Photo by Melody

PlantFiles: American Devilwood, Wild Olive
Osmanthus americanus

Family: Oleaceae (oh-lee-AY-see-ee) (Info)
Genus: Osmanthus (os-MAN-thus) (Info)
Species: americanus (a-mer-ih-KAY-nus) (Info)

Synonym:Osmanthus americanus var. americanus

2 vendors have this plant for sale.

4 members have or want this plant for trade.


over 40 ft. (12 m)

over 40 ft. (12 m)

USDA Zone 8a: to -12.2 C (10 F)
USDA Zone 8b: to -9.4 C (15 F)
USDA Zone 9a: to -6.6 C (20 F)
USDA Zone 9b: to -3.8 C (25 F)
USDA Zone 10a: to -1.1 C (30 F)

Sun Exposure:
Sun to Partial Shade


Bloom Color:
White/Near White

Bloom Time:
Mid Spring


Other details:
This plant is attractive to bees, butterflies and/or birds
Average Water Needs; Water regularly; do not overwater

Soil pH requirements:
Unknown - Tell us

Patent Information:

Propagation Methods:
From woody stem cuttings
From softwood cuttings
From semi-hardwood cuttings
From seed; direct sow outdoors in fall

Seed Collecting:
Remove fleshy coating on seeds before storing
Allow unblemished fruit to ripen; clean and dry seeds
Unblemished fruit must be significantly overripe before harvesting seed; clean and dry seeds
Properly cleaned, seed can be successfully stored

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By lilwren
Thumbnail #1 of Osmanthus americanus by lilwren

By escambiaguy
Thumbnail #2 of Osmanthus americanus by escambiaguy

By victorgardener
Thumbnail #3 of Osmanthus americanus by victorgardener


3 positives
2 neutrals
No negatives

Gardeners' Notes:

Positive longjonsilverz On Dec 17, 2014, longjonsilverz from Centreville, MD wrote:

This plant should used more often in landscapes, There isn't much to complain about. The flowers smell great. The leaves are dark, somewhat shiny and evergreen. Very low maintenance. Easy to transplant from my experience. Good for those looking for a U.S. native alternative for the related fragrant tea olive from Asia. The average size makes it easy to prune into a small tree and the slow growth rate keeps it from getting out of control. The cold hardiness is incredible for something that naturally comes from the warmer parts of the Southeastern States. Looks similar to some holly cultivars and redbay trees.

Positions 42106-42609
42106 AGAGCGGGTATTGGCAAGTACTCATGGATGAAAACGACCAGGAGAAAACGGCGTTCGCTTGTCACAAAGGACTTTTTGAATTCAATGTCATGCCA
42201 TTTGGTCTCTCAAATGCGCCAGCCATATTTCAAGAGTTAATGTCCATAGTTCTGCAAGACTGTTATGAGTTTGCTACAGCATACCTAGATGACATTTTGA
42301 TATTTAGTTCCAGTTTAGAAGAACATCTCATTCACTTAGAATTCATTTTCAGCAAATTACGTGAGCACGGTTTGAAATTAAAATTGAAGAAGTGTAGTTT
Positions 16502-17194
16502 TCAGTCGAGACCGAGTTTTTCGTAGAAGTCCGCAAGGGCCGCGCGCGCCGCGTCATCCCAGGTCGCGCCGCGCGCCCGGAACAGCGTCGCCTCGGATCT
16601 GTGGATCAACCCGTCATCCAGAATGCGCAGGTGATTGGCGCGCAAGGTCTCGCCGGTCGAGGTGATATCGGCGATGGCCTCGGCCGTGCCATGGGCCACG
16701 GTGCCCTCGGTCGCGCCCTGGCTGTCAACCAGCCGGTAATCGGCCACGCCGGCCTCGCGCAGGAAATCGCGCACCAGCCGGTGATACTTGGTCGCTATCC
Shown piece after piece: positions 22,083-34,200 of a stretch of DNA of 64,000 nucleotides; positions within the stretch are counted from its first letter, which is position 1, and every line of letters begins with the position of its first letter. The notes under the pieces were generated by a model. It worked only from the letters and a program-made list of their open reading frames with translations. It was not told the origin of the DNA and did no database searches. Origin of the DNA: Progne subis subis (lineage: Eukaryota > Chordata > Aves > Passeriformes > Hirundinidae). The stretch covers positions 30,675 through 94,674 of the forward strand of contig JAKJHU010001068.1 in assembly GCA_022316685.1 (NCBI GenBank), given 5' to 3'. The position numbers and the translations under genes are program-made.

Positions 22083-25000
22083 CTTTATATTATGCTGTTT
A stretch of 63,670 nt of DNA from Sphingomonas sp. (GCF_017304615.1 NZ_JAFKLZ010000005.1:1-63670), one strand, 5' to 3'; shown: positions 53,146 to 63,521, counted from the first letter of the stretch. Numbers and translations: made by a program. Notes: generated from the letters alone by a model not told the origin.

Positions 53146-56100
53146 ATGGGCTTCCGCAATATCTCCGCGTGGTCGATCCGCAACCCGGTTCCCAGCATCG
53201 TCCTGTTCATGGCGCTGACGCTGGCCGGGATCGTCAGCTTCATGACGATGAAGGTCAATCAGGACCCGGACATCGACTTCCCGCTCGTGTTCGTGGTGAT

Positive Fires_in_motion On Jul 7, 2014, Fires_in_motion from Vacherie, LA (Zone 9a) wrote:

What a cool tree! Glossy camellia-esque leaves, a multi-trunked (or single-trunked, if you're boring) habit, evergreen foliage, undemanding water requirements... the list goes on. It's baffling to me that every single house in the Southeast doesn't have one of these trees. Gee, I wonder why that could be? Oh yeah, because the boring, rough-leaved junk tree called Sweet Olive, from Asia, is the only Osmanthus that is sold at every plant nursery, big box store, etc... Sigh.
My only concern is that the wood is legendarily strong, and the roots are described as being shallow, and the combination of stiff limbs + shallow roots usually means a tree that tips over easily in high winds. Which could be a problem here in hurricane country.
I just planted mine today (7/7/14) after having it in a pot for 2 years. I actually ripped out an underperforming juvenile Shumard oak to do so.

Neutral kydrummer On Apr 18, 2014, kydrummer from Silver Spring, MD wrote:

Osmanthus americanus is dioecious, i.e. plants are either male or female.

Positive coriaceous On Mar 3, 2014, coriaceous from ROSLINDALE, MA wrote:

Loose and open in habit, unlike the Asian osmanthus species, it looks good in a naturalistic setting. It doesn't seem to get more than 6-8' tall here in Boston Z6a. The national champion is 46' tall, in Florida, but even in the south, 15-25' is more usual.

Flowers are inconspicuous but fragrant. Bloom occurs at the beginning of June.

There are shrubby specimens in the Arnold Arboretum (Boston, Z6a) that have been there for over 20 years. I've seen occasional snow damage, quickly grown over, but never any winter dieback. The healthy foliage is fully evergreen and never suffers any winter damage here. Dirr says that some selections have survived -20 to -25F.

Neutral melody On Nov 18, 2004, melody from Benton, KY (Zone 7a) wrote:

A Southern tree or large shrub with shiny, evergreen leaves. Mainly located along the Atlantic Coast and the Gulf Coast.

The foliage somewhat resembles that of the Mountain Laurel, although the Devilwood has more narrow leaves. Seen in bottomlands and other fertile soils.

The blue fruits are fleshy and one seeded. Wildlife and songbirds find them attractive.

Wood is difficult to split...probably one of the reasons for it's name.


This plant has been said to grow in the following regions:

Atmore, Alabama
Saraland, Alabama
Wilmington, Delaware
Brooksville, Florida
Crawfordville, Florida
Georgetown, Kentucky
Lexington, Kentucky
Louisville, Kentucky
Vacherie, Louisiana
Centreville, Maryland
Roslindale, Massachusetts
Charleston, South Carolina

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